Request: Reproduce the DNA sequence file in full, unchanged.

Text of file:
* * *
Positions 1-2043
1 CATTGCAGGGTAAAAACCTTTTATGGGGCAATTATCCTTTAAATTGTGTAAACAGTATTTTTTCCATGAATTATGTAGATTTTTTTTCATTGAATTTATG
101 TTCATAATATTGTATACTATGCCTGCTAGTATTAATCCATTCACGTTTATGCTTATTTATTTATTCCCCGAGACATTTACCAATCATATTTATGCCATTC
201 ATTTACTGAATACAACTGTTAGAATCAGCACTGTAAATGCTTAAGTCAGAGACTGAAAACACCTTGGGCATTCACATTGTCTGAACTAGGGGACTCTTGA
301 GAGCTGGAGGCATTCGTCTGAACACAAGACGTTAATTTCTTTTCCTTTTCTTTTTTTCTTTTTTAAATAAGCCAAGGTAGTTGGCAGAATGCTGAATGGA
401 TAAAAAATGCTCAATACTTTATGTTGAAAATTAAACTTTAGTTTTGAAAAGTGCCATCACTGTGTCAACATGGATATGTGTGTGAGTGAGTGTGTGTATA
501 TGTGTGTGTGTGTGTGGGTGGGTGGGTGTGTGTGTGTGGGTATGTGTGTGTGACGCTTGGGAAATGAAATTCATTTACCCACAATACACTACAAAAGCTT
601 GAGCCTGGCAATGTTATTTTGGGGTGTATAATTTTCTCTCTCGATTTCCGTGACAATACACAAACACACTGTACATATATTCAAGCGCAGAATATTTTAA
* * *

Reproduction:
Positions 1-2043
1 CATTGCAGGGTAAAAACCTTTTATGGGGCAATTATCCTTTAAATTGTGTAAACAGTATTTTTTCCATGAATTATGTAGATTTTTTTTCATTGAATTTATG
101 TTCATAATATTGTATACTATGCCTGCTAGTATTAATCCATTCACGTTTATGCTTATTTATTTATTCCCCGAGACATTTACCAATCATATTTATGCCATTC
201 ATTTACTGAATACAACTGTTAGAATCAGCACTGTAAATGCTTAAGTCAGAGACTGAAAACACCTTGGGCATTCACATTGTCTGAACTAGGGGACTCTTGA
301 GAGCTGGAGGCATTCGTCTGAACACAAGACGTTAATTTCTTTTCCTTTTCTTTTTTTCTTTTTTAAATAAGCCAAGGTAGTTGGCAGAATGCTGAATGGA
401 TAAAAAATGCTCAATACTTTATGTTGAAAATTAAACTTTAGTTTTGAAAAGTGCCATCACTGTGTCAACATGGATATGTGTGTGAGTGAGTGTGTGTATA
501 TGTGTGTGTGTGTGTGGGTGGGTGGGTGTGTGTGTGTGGGTATGTGTGTGTGACGCTTGGGAAATGAAATTCATTTACCCACAATACACTACAAAAGCTT
601 GAGCCTGGCAATGTTATTTTGGGGTGTATAATTTTCTCTCTCGATTTCCGTGACAATACACAAACACACTGTACATATATTCAAGCGCAGAATATTTTAA